Posterity may find this claim to be true. It is unlikely that Fry is in any sense a major writer, but within his own set limits he is a craftsman of considerable accomplishment, and where Fry is most successful, he is memorable.

—Derek Parker

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FRY, Christopher

FRY, Christopher. British, b. 1907. Genres: Plays/Screenplays, Poetry, Songs/Lyrics and libretti, Autobiography/Memoirs, Translations. Career: Teacher, Bedford Froebel Kindergarten, 1926-27; schoolmaster, Hazelwood School, Limpsfield, Surrey, 1928-31; secretary to H. Rodney Bennett, 1931-32; founding director, Tunbridge Wells Repertory Players, 1932-35; lecturer, and ed. of schs. mag., Dr. Barnardo's Homes, 1934-39; director, 1940, and visiting director, 1945-46, Oxford Playhouse. Publications: Open Door, 1936; The Boy with a Cart: Cuthman, Saint of Sussex, 1938; Thursday's Child: A Pageant, 1939; Phoenix Too Frequent, 1946; The Firstborn, 1946; The Lady's Not for Burning, 1948; Thor, with Angels, 1948; Venus Observed, 1950; A Sleep of Prisoners, 1951; The Beggar's Opera (screenplay), 1953; The Queen Is Crowned (coronation film), 1953; The Dark Is Light Enough: A Winter Comedy, 1954; Ben Hur (screenplay), 1959; Curtmantle, 1961; Barabbas (screenplay), 1962; The Boat That Mooed, 1966; The Bible: Original Screenplay, 1966 (filmed as The Bible: In the Beginning); A Yard of Sun: A Summer Comedy, 1970; The Brontes of Haworth (TV plays), 1975; Sister Dora (TV play), 1977; The Best of Enemies (TV play), 1977; Can You Find Me: A Family History, 1978; Paradise Lost (opera), 1978; One Thing More, or Caedmon Construed, 1986; (ed.) A Sprinkle of Nutmeg, 1992; Early Days, 1997. TRANSLATOR: (and adapter) Ring round the Moon: A Charade with Music, 1950; The Lark, 1955; Tiger at the Gates, 1955; Duel of Angels, 1958; Judith, 1962; Colette, the Boy and the Magic, 1964; Peer Gynt, 1970; Edmond Rostand: Cyrano de Bergerac, 1975. Address: The Toft, East Dean, Chichester, W. Sussex PO18 0JA, England.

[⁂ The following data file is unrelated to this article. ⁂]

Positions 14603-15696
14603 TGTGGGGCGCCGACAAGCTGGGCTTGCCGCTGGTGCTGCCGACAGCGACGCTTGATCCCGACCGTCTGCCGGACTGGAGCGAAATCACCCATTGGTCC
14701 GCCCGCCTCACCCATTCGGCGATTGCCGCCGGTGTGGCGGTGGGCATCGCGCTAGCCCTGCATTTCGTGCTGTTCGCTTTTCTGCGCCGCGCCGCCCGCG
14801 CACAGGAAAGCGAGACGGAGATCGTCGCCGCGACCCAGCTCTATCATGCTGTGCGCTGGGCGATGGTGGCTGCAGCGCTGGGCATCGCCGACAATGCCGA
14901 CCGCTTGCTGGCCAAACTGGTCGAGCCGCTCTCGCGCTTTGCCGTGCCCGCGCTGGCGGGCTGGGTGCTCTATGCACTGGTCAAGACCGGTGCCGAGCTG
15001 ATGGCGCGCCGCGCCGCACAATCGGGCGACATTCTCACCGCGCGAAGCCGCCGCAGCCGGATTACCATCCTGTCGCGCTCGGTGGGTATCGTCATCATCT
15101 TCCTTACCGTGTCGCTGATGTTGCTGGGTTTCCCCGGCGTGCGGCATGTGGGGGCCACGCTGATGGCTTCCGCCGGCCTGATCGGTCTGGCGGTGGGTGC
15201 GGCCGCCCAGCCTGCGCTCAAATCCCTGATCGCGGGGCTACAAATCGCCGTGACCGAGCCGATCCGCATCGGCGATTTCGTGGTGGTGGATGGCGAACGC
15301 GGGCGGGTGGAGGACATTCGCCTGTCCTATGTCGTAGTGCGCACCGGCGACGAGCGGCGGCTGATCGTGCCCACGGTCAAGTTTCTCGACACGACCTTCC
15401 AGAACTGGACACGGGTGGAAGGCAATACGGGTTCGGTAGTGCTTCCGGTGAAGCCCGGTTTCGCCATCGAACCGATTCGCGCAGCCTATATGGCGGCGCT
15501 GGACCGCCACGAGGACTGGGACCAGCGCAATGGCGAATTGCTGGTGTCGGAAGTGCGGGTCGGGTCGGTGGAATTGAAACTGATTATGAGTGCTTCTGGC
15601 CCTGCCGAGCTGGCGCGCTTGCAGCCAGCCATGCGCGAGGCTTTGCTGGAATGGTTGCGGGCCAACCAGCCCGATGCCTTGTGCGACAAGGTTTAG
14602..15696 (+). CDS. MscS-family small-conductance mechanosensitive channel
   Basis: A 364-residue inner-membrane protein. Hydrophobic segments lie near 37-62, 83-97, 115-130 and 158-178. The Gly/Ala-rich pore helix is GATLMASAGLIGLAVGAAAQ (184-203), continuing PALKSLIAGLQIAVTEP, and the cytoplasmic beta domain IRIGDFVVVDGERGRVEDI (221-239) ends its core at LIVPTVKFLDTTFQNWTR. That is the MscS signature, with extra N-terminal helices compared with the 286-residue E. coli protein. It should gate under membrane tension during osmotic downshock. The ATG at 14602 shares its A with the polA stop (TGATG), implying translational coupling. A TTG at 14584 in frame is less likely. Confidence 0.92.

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Christopher Fry, 1907–2005, English dramatist, b. Bristol as Christopher Fry Harris. Like his friend and mentor, T. S. Eliot, he was one of the few 20th-century dramatists to write successfully in verse. Fry's first major success was The Lady's Not for Burning (1949), a wry comedy set in the Middle Ages in which love overcomes prejudice and hypocrisy. His other works include Venus Observed (1950), The Dark Is Light Enough (1954), Yard of Sun (1970), and English versions of plays by Anouilh (Ring Round the Moon, 1950, The Lark, 1955), Giraudoux (Tiger at the Gates, 1955), Ibsen (Peer Gynt, 1970), and Rostand (Cyrano de Bergerac, 1975). Among his screenplays were Ben Hur (1959; Academy Award) and The Bible (1966).

See his autobiography (1978); studies by E. Roy (1968), S. M. Wiersma (1970), and G. Leeming (1990).

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Fry, Christopher (1907– ) English dramatist, real name Christopher Harris. His witty blank-verse plays are often set in ancient or medieval times. They include A Phoenix Too Frequent (1946), The Lady's Not for Burning (1948), and Venus Observed (1950).